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Sound Radix Drum Leveler

Dynamics Plug-in For Mac OS & Windows By Sam Inglis
Published March 2015

Sound Radix’s novel plug-in provides new ways of controlling the dynamics of drum recordings.

Dynamics processors come into their own on drums, and especially on kits recorded using multiple mics. Whether we’re compressing the kick drum to get an even level, gating the toms to get rid of spill, or using a transient shaper to control the attack of the snare drum, there are roles for all of the established types of processing. However, these sometimes have their limitations. Once you start applying more than a few dB of gain reduction, for instance, it becomes increasingly hard to maintain transparency. Hard compression or limiting doesn’t just bring the excessively loud hits down in level: it changes the way they sound, too.

Available for all major native formats on both Mac and PC, and authorised online, Sound Radix’s Drum Leveler takes a slightly different approach. Perhaps acknowledging that the most effective way to achieve a subjectively even level without side-effects is by manually creating volume automation, it seems to be designed to behave a little like a human hand on the fader. Rather than responding simply to RMS or peak level, it identifies entire drum hits within the source audio and turns them up or down evenly for their full durations.

Level Up

The Drum Leveler interface is a little reminiscent of the ancient Digidesign Sound Replacer plug-in, and of the Strip Silence windows found in some DAWs. It displays a mono representation of the input signal, scrolling from right to left, along with three horizontal lines that can be dragged up and down. These are, respectively, ‘high’ and ‘low’ threshold controls, and a ‘target’ level marker.

Any peaks above the high threshold or below the low threshold are ignored, but those that fall into the window between them get turned up or down as necessary to get them closer to the target level. If you want to achieve an effect comparable to conventional compression, for example, you’d set the thresholds so that louder parts of the signal exceeded the low threshold, but nothing ever got as far as the high threshold. That way, the most prominent hits would be adjusted in level, while quieter hits would be left alone. Alternatively, by bringing down the high threshold to the point where all the loud hits exceed it, you can set up Drum Leveler to focus its action only on ghost notes or spill.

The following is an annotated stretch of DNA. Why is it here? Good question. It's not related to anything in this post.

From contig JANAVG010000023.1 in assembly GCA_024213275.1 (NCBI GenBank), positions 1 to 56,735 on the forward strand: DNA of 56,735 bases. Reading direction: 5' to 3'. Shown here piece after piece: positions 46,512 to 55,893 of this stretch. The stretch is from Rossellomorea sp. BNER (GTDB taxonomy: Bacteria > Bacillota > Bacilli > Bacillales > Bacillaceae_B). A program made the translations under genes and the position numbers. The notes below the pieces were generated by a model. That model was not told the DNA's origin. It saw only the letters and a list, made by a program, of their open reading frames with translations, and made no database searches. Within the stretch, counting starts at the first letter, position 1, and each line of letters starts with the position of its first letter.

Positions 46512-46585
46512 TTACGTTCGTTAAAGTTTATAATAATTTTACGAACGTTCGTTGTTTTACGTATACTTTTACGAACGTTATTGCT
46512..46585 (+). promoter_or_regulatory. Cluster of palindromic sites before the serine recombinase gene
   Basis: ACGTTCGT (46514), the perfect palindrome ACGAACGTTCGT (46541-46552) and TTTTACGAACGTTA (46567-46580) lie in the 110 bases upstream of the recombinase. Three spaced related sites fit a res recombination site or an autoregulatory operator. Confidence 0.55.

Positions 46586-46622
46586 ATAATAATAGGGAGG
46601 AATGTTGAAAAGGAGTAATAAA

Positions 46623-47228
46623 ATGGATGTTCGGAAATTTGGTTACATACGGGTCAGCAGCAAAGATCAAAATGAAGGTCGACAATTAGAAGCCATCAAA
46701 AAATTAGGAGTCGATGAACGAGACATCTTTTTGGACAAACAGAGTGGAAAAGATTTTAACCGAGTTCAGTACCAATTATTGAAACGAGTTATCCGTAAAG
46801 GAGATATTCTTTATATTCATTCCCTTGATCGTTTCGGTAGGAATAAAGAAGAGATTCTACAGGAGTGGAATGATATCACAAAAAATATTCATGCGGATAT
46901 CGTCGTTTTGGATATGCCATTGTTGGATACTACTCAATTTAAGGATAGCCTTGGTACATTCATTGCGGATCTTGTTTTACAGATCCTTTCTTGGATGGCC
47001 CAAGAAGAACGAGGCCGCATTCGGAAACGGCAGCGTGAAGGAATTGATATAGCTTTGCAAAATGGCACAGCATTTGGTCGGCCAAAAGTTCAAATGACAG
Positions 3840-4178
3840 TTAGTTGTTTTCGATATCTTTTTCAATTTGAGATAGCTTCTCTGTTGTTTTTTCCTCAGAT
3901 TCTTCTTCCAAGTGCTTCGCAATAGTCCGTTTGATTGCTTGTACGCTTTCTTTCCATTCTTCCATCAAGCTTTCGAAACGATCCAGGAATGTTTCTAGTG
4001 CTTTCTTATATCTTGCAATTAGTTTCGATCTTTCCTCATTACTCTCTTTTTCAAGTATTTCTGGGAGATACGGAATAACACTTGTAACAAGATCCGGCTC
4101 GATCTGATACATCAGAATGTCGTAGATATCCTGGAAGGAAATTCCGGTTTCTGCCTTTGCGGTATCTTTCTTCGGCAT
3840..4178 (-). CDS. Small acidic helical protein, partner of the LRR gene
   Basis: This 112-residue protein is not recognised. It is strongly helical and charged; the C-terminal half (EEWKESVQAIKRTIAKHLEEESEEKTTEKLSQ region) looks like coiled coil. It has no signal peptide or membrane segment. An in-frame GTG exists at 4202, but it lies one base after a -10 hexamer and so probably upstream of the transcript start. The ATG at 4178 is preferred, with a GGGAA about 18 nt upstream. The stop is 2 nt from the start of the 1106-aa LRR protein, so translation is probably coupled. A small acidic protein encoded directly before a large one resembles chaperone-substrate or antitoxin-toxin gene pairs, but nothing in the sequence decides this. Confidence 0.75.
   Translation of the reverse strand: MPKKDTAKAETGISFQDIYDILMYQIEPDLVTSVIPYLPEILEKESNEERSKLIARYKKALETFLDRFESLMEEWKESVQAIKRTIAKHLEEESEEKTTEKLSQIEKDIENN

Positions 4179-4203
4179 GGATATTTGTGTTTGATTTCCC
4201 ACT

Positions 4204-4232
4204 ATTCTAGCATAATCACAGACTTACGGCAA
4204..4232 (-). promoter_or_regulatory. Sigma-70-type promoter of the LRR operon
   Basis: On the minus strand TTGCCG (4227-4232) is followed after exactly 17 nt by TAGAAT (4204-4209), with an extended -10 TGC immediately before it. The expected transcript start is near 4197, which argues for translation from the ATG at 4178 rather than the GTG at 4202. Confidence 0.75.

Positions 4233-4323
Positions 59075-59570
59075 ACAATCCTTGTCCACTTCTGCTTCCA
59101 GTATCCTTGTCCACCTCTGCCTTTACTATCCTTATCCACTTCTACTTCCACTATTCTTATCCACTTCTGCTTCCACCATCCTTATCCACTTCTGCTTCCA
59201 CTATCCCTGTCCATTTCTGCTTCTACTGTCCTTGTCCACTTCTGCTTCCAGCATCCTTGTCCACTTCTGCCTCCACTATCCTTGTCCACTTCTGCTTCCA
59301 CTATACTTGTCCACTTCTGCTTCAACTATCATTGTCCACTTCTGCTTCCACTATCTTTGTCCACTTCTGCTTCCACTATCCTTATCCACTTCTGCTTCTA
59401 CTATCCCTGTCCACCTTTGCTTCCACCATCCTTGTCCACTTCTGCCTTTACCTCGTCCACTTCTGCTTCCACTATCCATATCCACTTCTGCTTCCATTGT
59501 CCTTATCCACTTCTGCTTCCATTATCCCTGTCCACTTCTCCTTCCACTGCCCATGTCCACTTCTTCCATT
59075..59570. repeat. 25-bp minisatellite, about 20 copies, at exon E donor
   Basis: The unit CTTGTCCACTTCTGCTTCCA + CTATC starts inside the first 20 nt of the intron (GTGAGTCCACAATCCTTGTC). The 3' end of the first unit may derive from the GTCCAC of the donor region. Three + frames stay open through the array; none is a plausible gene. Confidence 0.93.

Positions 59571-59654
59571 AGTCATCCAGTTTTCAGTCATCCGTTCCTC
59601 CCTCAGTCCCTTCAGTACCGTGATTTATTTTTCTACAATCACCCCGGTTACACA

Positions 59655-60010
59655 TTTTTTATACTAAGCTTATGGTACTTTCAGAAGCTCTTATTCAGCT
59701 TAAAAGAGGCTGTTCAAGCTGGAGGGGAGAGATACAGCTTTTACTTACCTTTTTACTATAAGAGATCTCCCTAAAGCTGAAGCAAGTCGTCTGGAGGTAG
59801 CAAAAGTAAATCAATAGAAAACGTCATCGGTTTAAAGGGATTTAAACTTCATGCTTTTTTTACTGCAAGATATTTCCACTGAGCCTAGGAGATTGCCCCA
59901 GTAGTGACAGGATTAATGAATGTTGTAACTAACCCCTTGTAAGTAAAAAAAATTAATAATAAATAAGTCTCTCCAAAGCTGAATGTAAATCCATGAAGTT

Sound Radix Drum LevelerYou can fine-tune Drum Leveler’s detection algorithm by applying sharp filters, set either to attenuate or (which is often more useful) to boost the high and low extremes of the frequency range. There are also controls that roughly correspond to the ratio, attack and release settings on a conventional dynamics unit, but their function is not the same by any means. The Hold and Recovery times determine the ‘shape’ of the processing applied to each hit. For example, by setting the Hold time to the full length of a beat in the song tempo and the Recovery to zero, you’d force Drum Leveler to jump to a new gain level at the start of each beat, which would be fixed until the next one came along. By contrast, a short Hold and long Recovery means the gain is smoothly adjusted as each successive beat decays. In both situations, though, the key is that the dynamic ’shape’ is largely independent of the level, so you don’t get that effect where loud hits are obviously compressed.

The Compression dial is akin to a ratio control, but runs from -100 to +100 percent. Positive values mean that hits falling within the threshold window are forced towards the target value, thus reducing the dynamic range only of those hits to the point where, at the +100 percent setting, all of them are made to hit the target precisely. Crucially, though, this doesn’t necessarily mean you’re reducing the dynamic range of the signal as a whole. For example, if you set the thresholds so that only loud hits fall into the window, you can then raise the target value to ensure that all these hits are lifted above the rest of the signal. Alternatively, you could set the threshold window to pick up only ghost notes on the snare, and apply a very low target value to reduce these in level compared with the louder strikes.